The last time I saw the ship I was 7 months pregnant, concentrating on my Malagasy shopping basket and the passport that was lying on the top of carefully folded items, each with their own purpose. I glanced up to the people and back down to the basket, up to the ship, back to the ocean. With tears gradually building in my eyes, I held Mamma Comforts’ hand tighter. She didn’t want to let go and neither did I. I wanted to hold her hand forever. We walked the line, looked brave and held back the all emotion that we could inside our little collapsing walls of normality. This was our home. Our people. Our church. Our work. Our life.Comfort loosened her grip as she put something in my basket. It was a white paper bag, carefully folded twice at the top and stapled once in the middle.
I knew exactly what was inside. One of Mamma Comforts’ perfect little banana bread loaves with just the right amount of cinnamon and dried fruit.
I left that ship with baby in belly and banana loaf in bag feeling an overwhelming sadness and excitement all at the same time.
Now, 1 year on, there’s a house. It’s warm and welcoming and full of our travelling memories. There’s a baby asleep upstairs in a cot, a record player that plays jazz, an avocado tree that grew from seed, and wine on the side. And in the garden we have almost seen each flower bud, bloom, blossom and die. We’ve muddled through snow, sweated through the summer, and rested well.
A level of comfort has arrived and so it is time. Time to return. Time to resume normality. Back to the ship.
Back to the metal box that never sleeps; where people come and go, flit and float like butterflies that can never settle. Back to the mixed bag of brokenness trying to make a difference in the world. Back to the little hills of peanut butter slapped on to the side of dinner plates, the taste of cakes that come out of a box and containerised chocolate that can never been redeemed.
Back to singing that hurts my ears and comedy that’s not funny, irons on timers and the new kingdom of plastic Toyotas. Back to leggings and shorts at the same time and a continual visual of poorly placed headbands. Back to the unknown.
Back to the aroma of vinegar on glass, sweat on clothes and oil on rags. Yes community living is not always dreamy; its messy, complicated, confusing.
The pull of the comfortable and restful life here seems, at times, to be stronger, louder, bigger. The warmth of family and friends and its’ safety fit like a comfortable pair of old jeans, hugging your legs and effortlessly knowing every part of you. Yet when the fight is over the push is stronger. A push into a new challenge, a new familiar, a new different.
The pull clouded my mind for a while, focusing on those community annoyances and nuances. But also that place is associated with sadness for me. Sadness that roots deep. Memories of losing friends, facing massive injustice and inequality on a daily basis and having to deal with a ball of string that can never be untangled by a human hand. It has taken a while for me to come to terms with the idea of returning into that ball of string – into the injustice and back into a place where my heart has to endure more.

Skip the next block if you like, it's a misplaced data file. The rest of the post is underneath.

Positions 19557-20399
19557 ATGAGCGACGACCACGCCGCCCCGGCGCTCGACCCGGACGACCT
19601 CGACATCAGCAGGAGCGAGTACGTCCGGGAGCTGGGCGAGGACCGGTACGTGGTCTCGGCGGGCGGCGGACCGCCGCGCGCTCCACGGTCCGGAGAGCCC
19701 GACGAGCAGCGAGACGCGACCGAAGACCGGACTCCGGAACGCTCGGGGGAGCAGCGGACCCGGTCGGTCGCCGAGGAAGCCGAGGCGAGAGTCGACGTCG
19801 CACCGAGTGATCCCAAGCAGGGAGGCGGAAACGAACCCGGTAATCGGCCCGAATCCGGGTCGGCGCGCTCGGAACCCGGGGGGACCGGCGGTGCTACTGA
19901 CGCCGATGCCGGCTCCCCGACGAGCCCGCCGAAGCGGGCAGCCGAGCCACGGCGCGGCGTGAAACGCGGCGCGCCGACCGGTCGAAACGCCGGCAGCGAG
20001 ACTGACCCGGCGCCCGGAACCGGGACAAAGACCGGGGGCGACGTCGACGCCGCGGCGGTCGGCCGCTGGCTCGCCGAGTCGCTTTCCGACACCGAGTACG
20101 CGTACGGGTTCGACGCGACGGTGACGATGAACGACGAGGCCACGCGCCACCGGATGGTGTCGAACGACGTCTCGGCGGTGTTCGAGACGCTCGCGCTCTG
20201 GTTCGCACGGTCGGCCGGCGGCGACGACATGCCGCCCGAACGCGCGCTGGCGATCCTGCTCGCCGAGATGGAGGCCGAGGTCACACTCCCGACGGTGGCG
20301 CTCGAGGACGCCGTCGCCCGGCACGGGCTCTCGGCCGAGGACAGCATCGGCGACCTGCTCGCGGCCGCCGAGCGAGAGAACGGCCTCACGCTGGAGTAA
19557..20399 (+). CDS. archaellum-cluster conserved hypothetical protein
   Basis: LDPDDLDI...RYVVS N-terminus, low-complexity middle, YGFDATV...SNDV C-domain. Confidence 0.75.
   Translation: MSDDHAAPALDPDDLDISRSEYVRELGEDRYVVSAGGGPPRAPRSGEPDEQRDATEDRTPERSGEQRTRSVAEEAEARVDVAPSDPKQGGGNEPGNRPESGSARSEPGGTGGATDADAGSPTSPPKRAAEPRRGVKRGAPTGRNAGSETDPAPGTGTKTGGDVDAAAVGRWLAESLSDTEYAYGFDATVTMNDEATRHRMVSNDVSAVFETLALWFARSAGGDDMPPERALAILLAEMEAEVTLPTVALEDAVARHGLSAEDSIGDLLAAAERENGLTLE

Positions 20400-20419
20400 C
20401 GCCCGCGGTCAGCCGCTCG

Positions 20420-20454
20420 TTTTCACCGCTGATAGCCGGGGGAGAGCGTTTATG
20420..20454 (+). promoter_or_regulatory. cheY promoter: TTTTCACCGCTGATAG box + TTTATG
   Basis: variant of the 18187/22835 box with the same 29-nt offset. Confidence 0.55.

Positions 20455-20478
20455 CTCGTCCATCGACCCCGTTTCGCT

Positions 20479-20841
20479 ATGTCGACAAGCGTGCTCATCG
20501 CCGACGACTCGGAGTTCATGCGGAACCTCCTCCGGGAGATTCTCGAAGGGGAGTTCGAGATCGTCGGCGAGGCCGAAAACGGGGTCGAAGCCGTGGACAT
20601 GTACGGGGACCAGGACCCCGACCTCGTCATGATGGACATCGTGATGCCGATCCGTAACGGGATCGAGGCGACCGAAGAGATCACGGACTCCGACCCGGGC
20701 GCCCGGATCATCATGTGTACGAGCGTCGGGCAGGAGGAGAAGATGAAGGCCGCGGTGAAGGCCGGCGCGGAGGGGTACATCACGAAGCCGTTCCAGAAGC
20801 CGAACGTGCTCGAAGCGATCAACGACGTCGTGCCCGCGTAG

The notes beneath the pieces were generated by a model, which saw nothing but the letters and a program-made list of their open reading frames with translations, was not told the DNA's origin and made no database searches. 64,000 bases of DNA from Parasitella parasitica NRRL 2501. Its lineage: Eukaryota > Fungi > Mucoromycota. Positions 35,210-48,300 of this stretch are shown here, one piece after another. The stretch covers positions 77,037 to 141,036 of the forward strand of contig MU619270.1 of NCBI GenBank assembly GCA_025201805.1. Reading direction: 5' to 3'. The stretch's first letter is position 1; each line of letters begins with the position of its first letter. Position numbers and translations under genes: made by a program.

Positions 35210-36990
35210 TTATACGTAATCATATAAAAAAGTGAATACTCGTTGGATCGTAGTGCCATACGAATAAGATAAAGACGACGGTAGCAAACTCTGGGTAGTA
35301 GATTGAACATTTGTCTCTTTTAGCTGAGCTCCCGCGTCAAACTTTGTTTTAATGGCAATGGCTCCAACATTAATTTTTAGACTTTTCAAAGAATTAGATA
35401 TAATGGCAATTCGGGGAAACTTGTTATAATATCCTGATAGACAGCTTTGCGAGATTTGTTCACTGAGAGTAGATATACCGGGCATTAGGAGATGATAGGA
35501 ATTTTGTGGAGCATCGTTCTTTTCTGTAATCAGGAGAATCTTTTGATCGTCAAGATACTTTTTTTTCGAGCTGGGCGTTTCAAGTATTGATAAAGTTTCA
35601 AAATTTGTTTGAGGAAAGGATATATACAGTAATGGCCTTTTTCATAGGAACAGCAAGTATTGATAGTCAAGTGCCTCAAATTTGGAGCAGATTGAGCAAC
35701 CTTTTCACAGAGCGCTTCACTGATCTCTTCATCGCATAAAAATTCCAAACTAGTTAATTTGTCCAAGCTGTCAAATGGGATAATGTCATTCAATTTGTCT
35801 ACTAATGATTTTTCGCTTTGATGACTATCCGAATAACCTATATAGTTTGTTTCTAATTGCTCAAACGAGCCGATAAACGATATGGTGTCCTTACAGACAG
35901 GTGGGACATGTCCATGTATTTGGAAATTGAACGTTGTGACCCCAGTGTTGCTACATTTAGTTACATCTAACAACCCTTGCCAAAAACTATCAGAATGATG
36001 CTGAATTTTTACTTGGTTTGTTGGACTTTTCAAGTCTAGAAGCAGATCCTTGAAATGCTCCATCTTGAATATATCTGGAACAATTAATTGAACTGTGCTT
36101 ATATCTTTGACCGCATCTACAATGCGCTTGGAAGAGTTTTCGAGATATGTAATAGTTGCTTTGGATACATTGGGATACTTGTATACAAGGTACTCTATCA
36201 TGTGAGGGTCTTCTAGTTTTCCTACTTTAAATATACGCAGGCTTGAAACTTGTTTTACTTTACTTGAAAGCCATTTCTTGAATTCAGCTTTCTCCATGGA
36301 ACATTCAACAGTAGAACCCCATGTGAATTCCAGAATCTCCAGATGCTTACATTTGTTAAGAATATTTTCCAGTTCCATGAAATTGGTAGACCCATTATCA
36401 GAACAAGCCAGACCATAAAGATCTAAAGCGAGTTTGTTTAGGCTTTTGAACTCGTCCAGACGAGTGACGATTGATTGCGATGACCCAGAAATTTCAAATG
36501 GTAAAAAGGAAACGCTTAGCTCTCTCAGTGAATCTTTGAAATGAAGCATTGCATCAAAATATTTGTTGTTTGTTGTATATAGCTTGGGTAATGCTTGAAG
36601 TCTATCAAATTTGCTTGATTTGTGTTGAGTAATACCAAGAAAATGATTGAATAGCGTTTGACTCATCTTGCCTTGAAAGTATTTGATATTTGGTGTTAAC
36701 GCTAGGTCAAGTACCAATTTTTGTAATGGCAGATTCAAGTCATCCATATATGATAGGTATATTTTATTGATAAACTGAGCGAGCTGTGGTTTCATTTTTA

But, it is for exactly this reason that I must return. Because these people need help, love and hope.
The passion that pushes us away is strong than the comfort that pulls us back.
As a friend reminded me recently, there are so many benefits and endless joys associated with that hospital ship. From the selfish, pointless beauty in waking early and plugging in that AUX cable, driving until you see no ships and getting those surfboards down from the roof, walking along an endless raw beach with its ochre and cyan colour scheme and dashing in and out of the monstrous but awesome waves. For years that was my church. And the thought of worshiping my God in that place again fills me with pure delight.
A ship full of cultures, languages and people who just want to serve. People that come from high places and bow down low, people that come from low places and gaze up in admiration, and together we serve the worlds forgotten poor. The peanut butter situation (although it bothers me greatly) disappears into the abyss as my ship family come together to fight a common cause. The war is against poverty.
When I live on the ship and step outside I am angered often. I didn’t chose my skin that I desperately wish would change like a lizard. I didn’t choose where I was born or the circumstances therein. My passport that comfortably sits in my back pocket was not a choice for me. It is just my passport. And yet it is so much more. It is a ticket. A voucher for free medical care, a certificate for equality and a signal of value.
The people we seek to help don’t have passports, they don’t have vouchers, tickets or certificates. And that is why we are there. To bring the unobtainable to those who are no less deserving and yet completely limited. Desperate.
To bring hope, to love, to show kindness …
is there another purpose for living?
Photos: Me and Louis on Southsea beach in matching Cameroonian Fabric. So we have an advance team that go into the country before the ship arrives – they suss it all out. Get us a dock space sort out visas, employ local staff and even try out the local food joints. All for the good of the crew. Well anyway they have an arrival outfit – they all match. They normally get them made by a local tailor. So Louis and I were thinking we should have an arrival outfit too. It may sound silly but as my husband sensibly makes a website, books cars and container things and works out our finances – he is quietly processing the whole thing. I however need a creative outlet to process. So I made Louis and I matching outfits. It was there at the sewing machine that I realised the push wins.